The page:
The new socialism, like the old, will not protect Jews
Before he was shot and then run over by a truck outside of Minsk like a dog by Stalin’s agents, Solomon Mikhoeles was one of the greatest actors of the twentieth century. Before Osip Mandelstam was starved and frozen to death, he was a poet of wondrous and haunting verse. Before lead was lodged in Isaac Babel’s brain, he wrote peerless stories.
All were executed in the name of a classless society, for the alleged sins of the bourgeois. The hands were the hands of Stalinist goons, but the voice was the voice of Marx: “What is the secular basis of Judaism?” Marx asked in On the Jewish Question. “Practical need, self-interest. What is the worldly religion of the Jew? Huckstering. What is his worldly God? Money.” The “worker’s paradise,” as it was called by socialists the world over, was a hell for Jews. The army marching under his flag would come later, but the poison was already in circulation; to the new anti-Semitism that came of age in the nineteenth century, Karl Marx was a crucial contributor.
Anti-capitalism, it turns out, is fertile soil for hatred of Jews. So it’s ironic to say the least that increasingly, many Jews are shrugging off this bloody history to argue the opposite: that only socialist anti-capitalism can solve anti-Semitism.
This has been the line the far left has taken in response to the slow-motion pogrom unfolding across the United States targeting Jews of all stripes but especially Orthodox Jews. They proffer capitalism as both cause of this recent violence and an explanation for it. Rather than deal with the uncomfortable fact that anti-Semitism appears to exist among poor, black communities — as it does everywhere — these neo-Marxists prefer to argue that it is capitalism that is causing the outbreak of violent attacks against Orthodox Jews in Brooklyn neighborhoods, and it is socialism that will suspend them.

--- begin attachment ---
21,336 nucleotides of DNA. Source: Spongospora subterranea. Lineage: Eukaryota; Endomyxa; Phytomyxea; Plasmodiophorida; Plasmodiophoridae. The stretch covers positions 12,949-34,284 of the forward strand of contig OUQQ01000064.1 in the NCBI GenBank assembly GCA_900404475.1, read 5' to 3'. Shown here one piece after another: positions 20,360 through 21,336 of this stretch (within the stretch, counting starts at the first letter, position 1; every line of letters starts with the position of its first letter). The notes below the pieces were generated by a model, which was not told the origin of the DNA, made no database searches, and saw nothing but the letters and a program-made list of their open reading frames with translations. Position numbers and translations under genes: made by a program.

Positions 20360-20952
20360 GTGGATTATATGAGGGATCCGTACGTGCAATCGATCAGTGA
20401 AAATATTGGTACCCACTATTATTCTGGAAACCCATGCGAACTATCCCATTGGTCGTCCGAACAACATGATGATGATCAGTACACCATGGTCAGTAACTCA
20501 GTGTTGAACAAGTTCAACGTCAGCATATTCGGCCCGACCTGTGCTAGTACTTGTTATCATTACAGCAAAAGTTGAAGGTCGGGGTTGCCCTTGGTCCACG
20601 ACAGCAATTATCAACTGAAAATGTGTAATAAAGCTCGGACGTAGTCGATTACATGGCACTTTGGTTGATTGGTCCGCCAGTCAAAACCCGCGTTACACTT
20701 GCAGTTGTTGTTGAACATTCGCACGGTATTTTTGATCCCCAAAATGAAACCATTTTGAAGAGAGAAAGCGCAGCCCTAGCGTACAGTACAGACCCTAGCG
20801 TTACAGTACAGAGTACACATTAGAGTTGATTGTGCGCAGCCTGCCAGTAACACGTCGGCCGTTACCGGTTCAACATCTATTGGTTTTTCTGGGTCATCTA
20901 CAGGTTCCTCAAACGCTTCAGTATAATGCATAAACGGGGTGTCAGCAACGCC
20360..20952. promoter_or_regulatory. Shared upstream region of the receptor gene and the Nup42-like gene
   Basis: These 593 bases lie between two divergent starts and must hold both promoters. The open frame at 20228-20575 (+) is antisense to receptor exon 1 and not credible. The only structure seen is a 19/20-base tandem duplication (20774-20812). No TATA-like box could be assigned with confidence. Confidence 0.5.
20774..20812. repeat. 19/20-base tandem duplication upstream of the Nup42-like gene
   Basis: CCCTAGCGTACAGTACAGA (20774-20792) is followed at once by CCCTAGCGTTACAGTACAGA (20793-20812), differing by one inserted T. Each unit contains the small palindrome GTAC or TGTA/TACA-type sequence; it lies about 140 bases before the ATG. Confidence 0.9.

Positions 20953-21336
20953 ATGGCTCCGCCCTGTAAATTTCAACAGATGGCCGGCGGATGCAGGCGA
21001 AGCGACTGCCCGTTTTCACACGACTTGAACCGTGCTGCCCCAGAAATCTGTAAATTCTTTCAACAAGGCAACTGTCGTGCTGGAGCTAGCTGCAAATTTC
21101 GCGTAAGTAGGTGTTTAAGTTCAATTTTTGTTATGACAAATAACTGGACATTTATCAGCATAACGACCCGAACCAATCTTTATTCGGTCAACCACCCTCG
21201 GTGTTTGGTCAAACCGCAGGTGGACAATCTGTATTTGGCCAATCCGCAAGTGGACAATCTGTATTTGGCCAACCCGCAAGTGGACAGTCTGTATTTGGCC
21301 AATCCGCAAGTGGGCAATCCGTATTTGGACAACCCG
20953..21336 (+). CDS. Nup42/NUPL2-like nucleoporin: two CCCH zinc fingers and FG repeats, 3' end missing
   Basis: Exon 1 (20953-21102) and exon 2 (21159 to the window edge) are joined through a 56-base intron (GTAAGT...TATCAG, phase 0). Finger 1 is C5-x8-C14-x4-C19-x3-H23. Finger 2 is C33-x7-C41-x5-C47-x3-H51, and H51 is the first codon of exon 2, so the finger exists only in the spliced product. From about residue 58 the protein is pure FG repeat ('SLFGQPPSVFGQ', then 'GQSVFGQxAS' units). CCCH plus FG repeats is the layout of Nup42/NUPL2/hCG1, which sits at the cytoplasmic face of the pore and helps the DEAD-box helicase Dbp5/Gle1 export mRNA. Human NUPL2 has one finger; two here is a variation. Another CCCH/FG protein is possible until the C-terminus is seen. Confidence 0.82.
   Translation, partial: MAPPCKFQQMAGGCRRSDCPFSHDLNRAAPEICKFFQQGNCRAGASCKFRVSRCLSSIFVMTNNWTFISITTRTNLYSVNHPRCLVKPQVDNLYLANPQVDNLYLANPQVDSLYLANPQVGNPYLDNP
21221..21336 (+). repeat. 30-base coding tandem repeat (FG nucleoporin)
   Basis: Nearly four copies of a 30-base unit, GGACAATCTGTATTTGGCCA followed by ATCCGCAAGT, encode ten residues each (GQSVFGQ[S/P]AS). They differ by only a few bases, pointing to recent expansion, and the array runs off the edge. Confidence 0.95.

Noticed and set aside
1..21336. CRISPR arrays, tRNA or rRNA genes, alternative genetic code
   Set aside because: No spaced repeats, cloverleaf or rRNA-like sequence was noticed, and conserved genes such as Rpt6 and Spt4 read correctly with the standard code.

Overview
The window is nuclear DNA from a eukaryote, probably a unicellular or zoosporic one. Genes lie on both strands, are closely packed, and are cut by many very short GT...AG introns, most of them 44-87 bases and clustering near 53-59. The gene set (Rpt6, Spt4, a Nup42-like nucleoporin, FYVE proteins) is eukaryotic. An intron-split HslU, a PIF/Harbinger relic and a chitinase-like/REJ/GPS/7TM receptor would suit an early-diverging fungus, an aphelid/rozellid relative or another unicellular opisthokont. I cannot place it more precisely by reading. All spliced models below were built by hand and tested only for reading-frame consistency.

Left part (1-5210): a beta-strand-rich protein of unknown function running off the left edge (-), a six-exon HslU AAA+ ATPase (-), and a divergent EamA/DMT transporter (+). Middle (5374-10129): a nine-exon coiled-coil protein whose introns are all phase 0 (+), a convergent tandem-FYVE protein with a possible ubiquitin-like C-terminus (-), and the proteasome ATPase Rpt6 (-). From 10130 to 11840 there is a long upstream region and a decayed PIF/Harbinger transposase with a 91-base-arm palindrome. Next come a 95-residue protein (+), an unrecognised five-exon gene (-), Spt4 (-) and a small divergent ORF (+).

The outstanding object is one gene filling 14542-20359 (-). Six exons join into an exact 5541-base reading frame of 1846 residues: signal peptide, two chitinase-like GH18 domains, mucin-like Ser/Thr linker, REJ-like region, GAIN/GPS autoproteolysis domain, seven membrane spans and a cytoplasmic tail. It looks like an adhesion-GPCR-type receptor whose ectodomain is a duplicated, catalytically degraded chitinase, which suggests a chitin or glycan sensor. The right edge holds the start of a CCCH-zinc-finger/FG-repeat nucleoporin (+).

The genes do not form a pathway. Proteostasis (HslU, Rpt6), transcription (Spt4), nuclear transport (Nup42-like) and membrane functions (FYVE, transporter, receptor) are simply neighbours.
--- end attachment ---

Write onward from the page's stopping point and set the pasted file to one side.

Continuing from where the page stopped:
Thus, a recent article in Jacobin, the flagship publication of the woke and socialist left, was succinctly entitled “To Defeat Anti-Semitism We Must Defeat Capitalism.” “The only way to defeat antisemitism,” the author glibly notes, “is to win socialism. Of course, antisemitism was also present in Communist societies, on both the official and popular levels. But this was not the result of too much socialism, but too little.”
This is akin to telling an alcoholic that their problem is not too much alcohol, but too little. The “presence” of anti-Semitism in Communist society was more like an obsession, one that piled up Jewish bodies as so much disposable firewood and effaced Jewish culture and religion with a hitherto unseen ruthlessness.
But let’s stick with the present. The argument goes something like this: Of course anti-Semitism is bad, but “context” is vital, we are told. What is the context the far left urges us to consider? Once again, Jacobin has the answer, this time in a piece entitled “Only the Left Can Defeat Antisemitism”: “especially when the perpetrators are poor and black,” we are told, “the culprits are white supremacy and capitalism.” Only the Left can defeat anti-Semitism, the author goes on, “because only the Left can name enemies: white supremacy, the police state, a radically unequal society sustained in part by the cynical redirection of popular rage against Jews.” It is the inequality that is to blame, not the hate, we are told. Remember: “Context!”